You might be able to find $3.00 / W for a basic installation with more generic (but still acceptable quality) panels, if you keep shopping around. Difficult roof geometry or materials, long wire runs, service panel upgrades, etc will add to that.
            CS6P-260P/SE3000 - http://tiny.cc/ed5ozx

            Comment


            • #7
              Originally posted by Collaborator View Post

              well the best on paper anyway... best warranty, best material (copper versus aluminum), most physically durable. As for there other claims, well those could very well be subjective and bull. I can't speak to those things since there are too many variables to prove. Assuming they are still around, they are the best... on paper. I have not fully decided, but I'm leaning towards them since the price is close "ish".

              It seams that everyone comments here, are don't buy sunpower because it's overpriced. Is this quote overpriced? Also as far as micro inverters, they all offer 25 year warranty and string inverters are only good for 10 years. Why would a corporation offer a superior warranty on an inferior technology? Do you have failure statistics to back up your "less maintenance claim"? I would like to know before purchasing since this would be important information. I was thinking a single point of (more) likely failure vs 20 individual points of (less) failure would be far far less downtime over the long run. Since all the failure data I have seen indicates almost a assured failure of a string inverter after 10 years, which also assures a 3k bill every 10 years.

              Being in the risk aversion business makes me lean towards the warranty of sunpower, but it is in conflict with my worries about there future.
              not sure where did you get aluminum vs copper argument. Most likely panels themselves as I can't imagine someone runs aluminum wires for the system. The SP panels while great product don't justify higher price tag unless you have really special circumstances where their higher efficiency could be beneficial. Otherwise all major brands nowadays already figured out how to produce reliable panels so there's no reason to overpay for SP product.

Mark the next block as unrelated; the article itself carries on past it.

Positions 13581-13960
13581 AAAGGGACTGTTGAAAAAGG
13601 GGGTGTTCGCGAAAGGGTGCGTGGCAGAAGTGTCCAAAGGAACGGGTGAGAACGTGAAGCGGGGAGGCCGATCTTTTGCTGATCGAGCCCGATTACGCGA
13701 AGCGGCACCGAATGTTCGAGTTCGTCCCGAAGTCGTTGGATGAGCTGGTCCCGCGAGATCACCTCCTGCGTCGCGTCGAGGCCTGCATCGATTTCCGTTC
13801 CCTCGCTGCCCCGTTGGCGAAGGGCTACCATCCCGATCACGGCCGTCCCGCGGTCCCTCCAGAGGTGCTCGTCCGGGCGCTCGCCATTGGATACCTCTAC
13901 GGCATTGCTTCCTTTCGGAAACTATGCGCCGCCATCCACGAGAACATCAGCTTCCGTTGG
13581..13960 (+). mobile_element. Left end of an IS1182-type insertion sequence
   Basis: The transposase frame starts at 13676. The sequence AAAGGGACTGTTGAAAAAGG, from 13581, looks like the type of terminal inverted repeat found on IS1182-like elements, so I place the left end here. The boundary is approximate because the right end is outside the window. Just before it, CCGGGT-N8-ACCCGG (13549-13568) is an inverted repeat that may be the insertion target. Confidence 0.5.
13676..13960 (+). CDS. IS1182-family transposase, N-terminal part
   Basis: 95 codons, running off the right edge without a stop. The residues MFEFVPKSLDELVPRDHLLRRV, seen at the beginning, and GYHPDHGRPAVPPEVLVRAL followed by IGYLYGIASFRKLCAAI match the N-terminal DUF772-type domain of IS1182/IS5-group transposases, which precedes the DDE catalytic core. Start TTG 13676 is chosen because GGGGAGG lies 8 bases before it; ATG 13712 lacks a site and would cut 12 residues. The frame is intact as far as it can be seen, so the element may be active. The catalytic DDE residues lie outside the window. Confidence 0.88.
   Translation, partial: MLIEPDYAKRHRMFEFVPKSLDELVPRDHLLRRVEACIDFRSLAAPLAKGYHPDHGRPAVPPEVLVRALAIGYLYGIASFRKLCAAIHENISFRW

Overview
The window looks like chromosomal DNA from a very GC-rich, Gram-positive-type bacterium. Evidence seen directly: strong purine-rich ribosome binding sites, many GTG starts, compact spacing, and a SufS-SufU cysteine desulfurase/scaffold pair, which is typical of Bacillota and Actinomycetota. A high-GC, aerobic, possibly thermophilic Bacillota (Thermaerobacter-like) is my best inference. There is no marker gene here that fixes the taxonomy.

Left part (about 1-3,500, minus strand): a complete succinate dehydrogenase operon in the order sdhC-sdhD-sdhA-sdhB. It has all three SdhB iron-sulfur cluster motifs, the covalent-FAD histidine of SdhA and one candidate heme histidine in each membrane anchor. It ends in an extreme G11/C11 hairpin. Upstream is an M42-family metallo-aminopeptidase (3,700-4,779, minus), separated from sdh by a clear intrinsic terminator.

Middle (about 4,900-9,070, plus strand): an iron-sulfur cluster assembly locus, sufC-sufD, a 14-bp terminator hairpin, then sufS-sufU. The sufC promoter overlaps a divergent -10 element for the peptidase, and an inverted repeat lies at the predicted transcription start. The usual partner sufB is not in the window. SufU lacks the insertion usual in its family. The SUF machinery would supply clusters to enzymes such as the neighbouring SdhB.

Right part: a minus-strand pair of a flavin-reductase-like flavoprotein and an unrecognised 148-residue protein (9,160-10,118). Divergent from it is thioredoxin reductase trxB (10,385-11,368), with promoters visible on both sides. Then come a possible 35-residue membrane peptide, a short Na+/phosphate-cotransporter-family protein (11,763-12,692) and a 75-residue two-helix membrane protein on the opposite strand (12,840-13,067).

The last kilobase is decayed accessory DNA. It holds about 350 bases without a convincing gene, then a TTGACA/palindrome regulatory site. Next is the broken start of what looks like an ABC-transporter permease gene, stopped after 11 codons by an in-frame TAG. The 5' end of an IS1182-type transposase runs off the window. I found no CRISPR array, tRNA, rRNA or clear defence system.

is labor for SP micro replacement part of the warranty? I doubt but worth checking because that would be your bill in the future and anyone going up the roof charging top dollars. For my own system which I ended up installing myself I obviously could go there but since I'm lazy I still went with string inverter based system.

              I don't have SP micro failure stats. FWIW there was recent thread around here discussing reliability of Enphase microinverters and the headache they gave to the system owner. I realize this is different company but still makes for educational read.
              Last edited by max2k; 09-01-2017, 05:59 PM.

              Comment


              • #8
                Man you really do sound like a Collaborator. You havent included any details which sounds suspicious.

                Major SP vendor in my area gave me a quote for panels, then gave me an alternate quote for some no name brand panels I hadnt heard of for a discount.
                Sunpower at 4/watt,
                No name at $3.80.
                House in California.

                Did my quote "qualify to the Sunpower haters to say yes to the best?" Your argument is specious.

                I went with another vendor and Canadian Solar at 2.98/watt.

                You do not have to convince us. It is your money.
                Last edited by cebury; 09-01-2017, 06:14 PM.

                Comment


                • #9
                  Originally posted by Collaborator View Post
                  well the best on paper anyway... best warranty, best material (copper versus aluminum)
                  Pretty much no one uses aluminum wire on home (panels on roof, inverter in garage) systems, nor is the selection of panels/inverters tied to such a decision.
                  It seams that everyone comments here, are don't buy sunpower because it's overpriced. Is this quote overpriced? Also as far as micro inverters, they all offer 25 year warranty and string inverters are only good for 10 years.
                  Where do you get that? There are microinverters that have 10 year warranties; you can get SolarEdge string inverters with 25 year warranties.